With becoming immodesty and good
 cause, Movie City News — founded by former film festival manager, former television writer and Web pioneer David Poland with managing editor Laura Rooney — announces itself as “Hollywood’s Homepage.” At almost five years old, Movie City News boasts a million visitors a week and is heavily favored by publicists whose job is to ratchet up the chatter around their movies. As you’d expect from an Internet phenom funded exclusively by film advertising, it blows hard with hyperbole, gossip by the pound, Oscar coverage by the ton, interactive backstabbing and eye-crossing, off-the-wall debates about the meaning of this weekend’s box-office stats.

You can also find a generous helping of smart and erudite discussion of American studio and indie film at Movie City News, not to mention coverage of world cinema from Armenia to Rwanda, much of it written by Poland and a small band of, he cheerfully admits, poorly paid columnists. He’s as likely to link to brainy film sites like Greencine Daily or Film Comment as he is to Entertainment Weekly, and just as quick to expound on his love for Alain Resnais or the late Kurt Vonnegut’s novels (and the terrible movies they’ve inspired), or flag articles on Nick Broomfield, Terence Davies or Aki Kaurismäki in the European press. I don’t know a critic or film journalist who doesn’t check out Movie City News at least once a day, as much for diversion as for keeping up with trends in the business. Poland cultivates a brash, combative Web persona with an appetite for the jugular of rivals and competitors, especially when it comes to the dizzying business of box-office analysis, in which his own predictions have ranged from the dead-on to the genuinely wacko.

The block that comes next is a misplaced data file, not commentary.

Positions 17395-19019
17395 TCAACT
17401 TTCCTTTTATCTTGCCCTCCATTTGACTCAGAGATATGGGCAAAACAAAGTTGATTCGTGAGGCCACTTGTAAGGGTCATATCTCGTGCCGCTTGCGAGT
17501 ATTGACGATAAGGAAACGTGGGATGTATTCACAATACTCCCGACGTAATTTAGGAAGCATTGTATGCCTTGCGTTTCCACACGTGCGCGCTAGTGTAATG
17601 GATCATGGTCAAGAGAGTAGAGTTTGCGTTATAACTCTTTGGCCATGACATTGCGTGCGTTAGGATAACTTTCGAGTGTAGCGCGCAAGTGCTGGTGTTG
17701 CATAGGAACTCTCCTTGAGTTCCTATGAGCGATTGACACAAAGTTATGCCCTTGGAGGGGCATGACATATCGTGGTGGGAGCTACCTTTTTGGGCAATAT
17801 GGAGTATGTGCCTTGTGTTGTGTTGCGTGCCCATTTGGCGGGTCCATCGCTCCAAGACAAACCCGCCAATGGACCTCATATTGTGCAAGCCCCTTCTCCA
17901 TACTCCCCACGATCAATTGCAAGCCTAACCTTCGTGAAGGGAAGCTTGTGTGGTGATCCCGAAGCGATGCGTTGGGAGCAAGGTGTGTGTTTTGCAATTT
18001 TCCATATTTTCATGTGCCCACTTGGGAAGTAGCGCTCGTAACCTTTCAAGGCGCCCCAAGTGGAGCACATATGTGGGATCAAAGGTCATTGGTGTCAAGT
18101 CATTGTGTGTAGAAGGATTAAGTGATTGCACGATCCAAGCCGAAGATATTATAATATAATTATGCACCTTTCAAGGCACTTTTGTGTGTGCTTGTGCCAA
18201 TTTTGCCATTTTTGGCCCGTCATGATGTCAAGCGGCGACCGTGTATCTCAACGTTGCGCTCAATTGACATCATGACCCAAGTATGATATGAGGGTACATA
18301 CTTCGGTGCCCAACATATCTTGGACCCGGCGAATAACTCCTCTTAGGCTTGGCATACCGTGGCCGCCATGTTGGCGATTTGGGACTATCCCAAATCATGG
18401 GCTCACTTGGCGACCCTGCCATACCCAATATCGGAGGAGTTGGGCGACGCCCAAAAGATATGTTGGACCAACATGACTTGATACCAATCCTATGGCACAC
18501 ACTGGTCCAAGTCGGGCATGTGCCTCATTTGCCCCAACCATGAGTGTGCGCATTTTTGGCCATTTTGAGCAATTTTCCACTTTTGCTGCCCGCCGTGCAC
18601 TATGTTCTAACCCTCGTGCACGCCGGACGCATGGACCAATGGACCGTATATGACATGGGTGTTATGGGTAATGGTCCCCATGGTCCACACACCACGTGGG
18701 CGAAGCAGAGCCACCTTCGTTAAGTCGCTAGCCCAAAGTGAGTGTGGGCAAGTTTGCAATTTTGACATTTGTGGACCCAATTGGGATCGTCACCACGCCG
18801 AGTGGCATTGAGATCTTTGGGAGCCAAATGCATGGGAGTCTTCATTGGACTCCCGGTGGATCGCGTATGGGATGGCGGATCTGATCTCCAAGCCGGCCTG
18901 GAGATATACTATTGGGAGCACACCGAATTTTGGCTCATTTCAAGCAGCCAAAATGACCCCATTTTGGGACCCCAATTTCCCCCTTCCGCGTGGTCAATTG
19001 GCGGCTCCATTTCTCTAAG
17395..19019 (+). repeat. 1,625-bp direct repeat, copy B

In person Poland’s a genial, self-deprecating motormouth. “I can talk,” he says happily between forkfuls at a Santa Monica restaurant while I load my audio cassette. “I’m known as the tape-killer.”

He’s been called a lot of names, ranging from “the alpha-male of Oscar bloggers” (by Los Angeles magazine) to “a paparazzo with a Typepad account” (by one of the many youthfully irate respondents to his blog, The Hot Blog). Budd Schulberg would enjoy Poland. He has the me-first braggadocio of a Sammy Glick: “When you write as much as I do you must have a huge ego,” he says. On demand he rattles off his party piece, an oft-repeated assault on the widely held notion, which he attributes to New York Times Hollywood reporter Sharon Waxman, that the movie industry is going down the tubes.

“It’s a fallacy that kids aren’t going to the movies,” he says vehemently. “In raw dollars, the business is better than it’s ever been.”

Whether or not he’s shilling for the business on whose advertising he depends, Poland is always an engagingly contrarian read.

For sure, he’s a lot more thin-skinned than Sammy Glick. Like many people who make their living on the attack, he’s better at dishing it out than he is at taking it. Having regularly dumped all over L.A. Times Hollywood columnist Patrick Goldstein, he went public on the site with his distress when Goldstein hit back. Still, for all the bile of his well-known war with rival Hollywood blogger Jeffrey Wells — who, on Poland’s direction, was ordered out of a carful of Poland’s colleagues on the way to Sundance — he admits to a double-edged appreciation for his equally excitable enemy.

“Sometimes,” he says, “you just want to go to the circus.”

LA Weekly